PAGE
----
Dynamite’s adaptation of Robert Jordan’s The Wheel of Time has taken on an epic task to tell a story that has spawned such a massive universe, and if a first time reader were picking up Issue 22, apart from being entertained, there wouldn’t be enough information to fill holes in the story. As with many comic stories, this is one that either has to be read from the beginning or researched. This doesn’t mean that readers won’t enjoy the book. The writing and artwork are enough to keep audiences interested and coming back for more.
WOT is steeped in history and mythology, and the concepts behind the story make for some interesting reading. This latest issue brings the protagonists, Rand and Mat running for their lives on their quest for food and shelter and bickering over whose possessions to sell in order to survive on the road. A narrative breaks in explaining the thinking and hardships of the characters, while the two venture along as minstrel and juggler, eventually finding their past catching up with them.
Writer Chuck Dixon is a staple in the comic world and does a great job drawing in a reader and keeping the story interesting. This is no surprise to fans of Dixon’s. He has given the comic industry thousands of scripts and is one of the creators of the character Bane. He is also no stranger to taking on epic stories like The Wheel of Time, which he showed with his graphic novel adaptation of The Hobbit. Well known for his character development, Dixon is able to add depth to the characters throughout WOT. The main characters are easily likeable, but Dixon shows real talent by highlighting the personality of secondary characters, which we see with the first meeting of the bastard barkeep and his snarky server.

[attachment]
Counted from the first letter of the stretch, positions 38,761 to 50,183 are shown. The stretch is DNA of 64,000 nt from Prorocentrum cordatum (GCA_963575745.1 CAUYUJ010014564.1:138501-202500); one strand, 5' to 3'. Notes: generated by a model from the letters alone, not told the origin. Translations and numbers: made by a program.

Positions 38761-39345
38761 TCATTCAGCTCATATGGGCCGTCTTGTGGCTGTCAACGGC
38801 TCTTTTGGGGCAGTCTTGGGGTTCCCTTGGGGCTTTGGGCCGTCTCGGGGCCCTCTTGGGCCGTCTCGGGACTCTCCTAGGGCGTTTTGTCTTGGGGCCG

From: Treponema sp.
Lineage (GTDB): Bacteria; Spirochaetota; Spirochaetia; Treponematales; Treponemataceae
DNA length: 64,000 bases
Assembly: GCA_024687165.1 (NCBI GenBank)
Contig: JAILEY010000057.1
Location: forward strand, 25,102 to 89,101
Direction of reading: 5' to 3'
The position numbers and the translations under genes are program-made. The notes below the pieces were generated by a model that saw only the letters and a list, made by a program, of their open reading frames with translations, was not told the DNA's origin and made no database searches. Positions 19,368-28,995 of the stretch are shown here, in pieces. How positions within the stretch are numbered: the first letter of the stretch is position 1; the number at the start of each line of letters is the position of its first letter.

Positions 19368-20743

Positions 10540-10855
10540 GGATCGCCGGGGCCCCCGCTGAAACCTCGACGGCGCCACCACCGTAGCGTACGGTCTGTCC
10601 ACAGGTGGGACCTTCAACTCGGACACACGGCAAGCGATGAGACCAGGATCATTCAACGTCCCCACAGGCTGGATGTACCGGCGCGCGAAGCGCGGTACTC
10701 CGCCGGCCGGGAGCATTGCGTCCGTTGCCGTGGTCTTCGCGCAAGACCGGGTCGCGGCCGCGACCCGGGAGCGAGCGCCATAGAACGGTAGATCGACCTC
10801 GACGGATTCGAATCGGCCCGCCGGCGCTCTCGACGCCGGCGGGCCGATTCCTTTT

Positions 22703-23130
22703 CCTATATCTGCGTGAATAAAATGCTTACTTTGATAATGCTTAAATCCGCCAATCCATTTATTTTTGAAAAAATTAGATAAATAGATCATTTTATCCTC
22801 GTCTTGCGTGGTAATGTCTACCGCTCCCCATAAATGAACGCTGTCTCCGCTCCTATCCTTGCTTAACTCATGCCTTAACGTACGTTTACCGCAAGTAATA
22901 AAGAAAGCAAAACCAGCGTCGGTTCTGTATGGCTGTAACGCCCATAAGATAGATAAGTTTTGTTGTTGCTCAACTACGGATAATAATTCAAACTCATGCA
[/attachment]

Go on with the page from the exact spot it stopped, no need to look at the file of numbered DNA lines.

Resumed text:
The artwork is good, but it’s the color work that deepens the pages of the book. Nicolas Chapuis’ shading and dynamic difference in color between the foreground and background is really the key in grabbing someone into the pages. Artist Andie Tong does a great job, and those who know him from his other work, like Tron: Betrayal, will know he holds up his end of the bargain in this book. In WOT his line work in character faces define which are friend and which are foe, right down to the sinister expressions, however, he has a tendency to draw his female characters with very masculine facial features. With the comic world full of beautiful female creation, there is no reason to have most of the women in the book with such hard features.
Between the dynamic color and the cliffhanger story, which left me wanting to know what will happen next, The Wheel of Time is definitely worth the read and worth the time it takes to get caught up on the back story for first time readers. This epic fantasy story, which crosses timelines and genres, has a little something for everyone.